After falling more than 4% in Friday trading thanks to its Thursday evening earnings report, Starbucks (SBUX) is trying to stabilize Monday. So far, it's not going well.
Shares are down about 1.5% on the day as investors continue to digest the company's fiscal first-quarter results. There's one main problem with Starbucks and it's got a lot of investors in a quandary, TheStreet's Jim Cramer said on CNBC's "Mad Dash" segment.
No one knows what to pay for Starbucks stock, Cramer reasoned. The China story continues with robust optimism, as the region continues to churn out impressive growth numbers. On the flip side, though, Starbucks' largest segment, the U.S., continues to put up unimpressive growth numbers.
Cramer isn't the only one making this observation. Bernstein analysts downgraded Starbucks to market perform from outperform and lowered their price target to $64 from $67. The analysts explained that the growth in China is not enough to offset the disappointing growth in the U.S.
So what's wrong with the U.S. business? It doesn't help that the answer keeps changing. First it was too much demand and chaos with the company's Mobile Order and Pay solution. Now there are questions as to whether Starbucks whiffed on some of its key drinks during the quarter.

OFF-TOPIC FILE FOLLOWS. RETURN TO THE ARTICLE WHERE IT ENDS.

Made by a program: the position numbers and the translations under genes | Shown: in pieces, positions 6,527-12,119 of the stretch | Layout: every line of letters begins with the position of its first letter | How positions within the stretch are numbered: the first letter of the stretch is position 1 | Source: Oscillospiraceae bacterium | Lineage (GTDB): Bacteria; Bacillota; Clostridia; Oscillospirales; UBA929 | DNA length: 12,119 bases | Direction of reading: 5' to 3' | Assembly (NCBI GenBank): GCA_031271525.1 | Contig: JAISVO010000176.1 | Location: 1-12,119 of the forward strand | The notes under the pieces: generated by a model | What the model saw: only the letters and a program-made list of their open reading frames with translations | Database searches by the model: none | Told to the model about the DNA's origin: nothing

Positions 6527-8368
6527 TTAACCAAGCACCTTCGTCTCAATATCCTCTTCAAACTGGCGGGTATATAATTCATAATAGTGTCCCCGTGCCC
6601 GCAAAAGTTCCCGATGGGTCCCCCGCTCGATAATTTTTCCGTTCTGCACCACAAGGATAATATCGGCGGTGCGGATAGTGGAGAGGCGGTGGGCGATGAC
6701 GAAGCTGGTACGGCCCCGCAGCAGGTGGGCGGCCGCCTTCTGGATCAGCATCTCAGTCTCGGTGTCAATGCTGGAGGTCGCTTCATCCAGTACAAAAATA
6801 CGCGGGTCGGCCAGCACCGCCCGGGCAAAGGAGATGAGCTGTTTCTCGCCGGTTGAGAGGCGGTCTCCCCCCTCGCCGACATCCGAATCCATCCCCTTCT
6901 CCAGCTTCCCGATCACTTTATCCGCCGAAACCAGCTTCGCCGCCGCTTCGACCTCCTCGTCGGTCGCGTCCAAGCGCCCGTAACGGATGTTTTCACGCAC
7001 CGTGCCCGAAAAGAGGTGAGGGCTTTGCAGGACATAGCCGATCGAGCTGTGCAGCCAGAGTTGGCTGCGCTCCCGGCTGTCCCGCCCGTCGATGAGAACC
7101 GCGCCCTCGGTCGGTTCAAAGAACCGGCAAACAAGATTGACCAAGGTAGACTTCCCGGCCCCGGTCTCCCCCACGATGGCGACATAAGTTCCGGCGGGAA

"This is a battleground stock," Cramer reasoned, because investors don't know what to pay for it. Many are not willing to give the company the benefit of the doubt anymore and if Starbucks isn't able to rejuvenate its U.S. business, then shares seem overpriced.
While spinning off its China business -- much like what Yum Brands (YUM) did with Yum China (YUMC) -- Starbucks management doesn't seem keen on the idea, added Cramer, who also manages the Action Alerts PLUS charitable trust portfolio.
So where does that leave Starbucks? We don't know! Which is precisely the problem.
The stock doesn't command the valuation that it used to. If management figures out how to bring the U.S. business back to more impressive growth, it will recapture that premium. If not, shares are too expensive. Starbucks is also too big for a takeover, sporting a market cap of more than $80 billion.
In many ways, this stock looks like Nike (NKE) before its recent rally, Cramer concluded.
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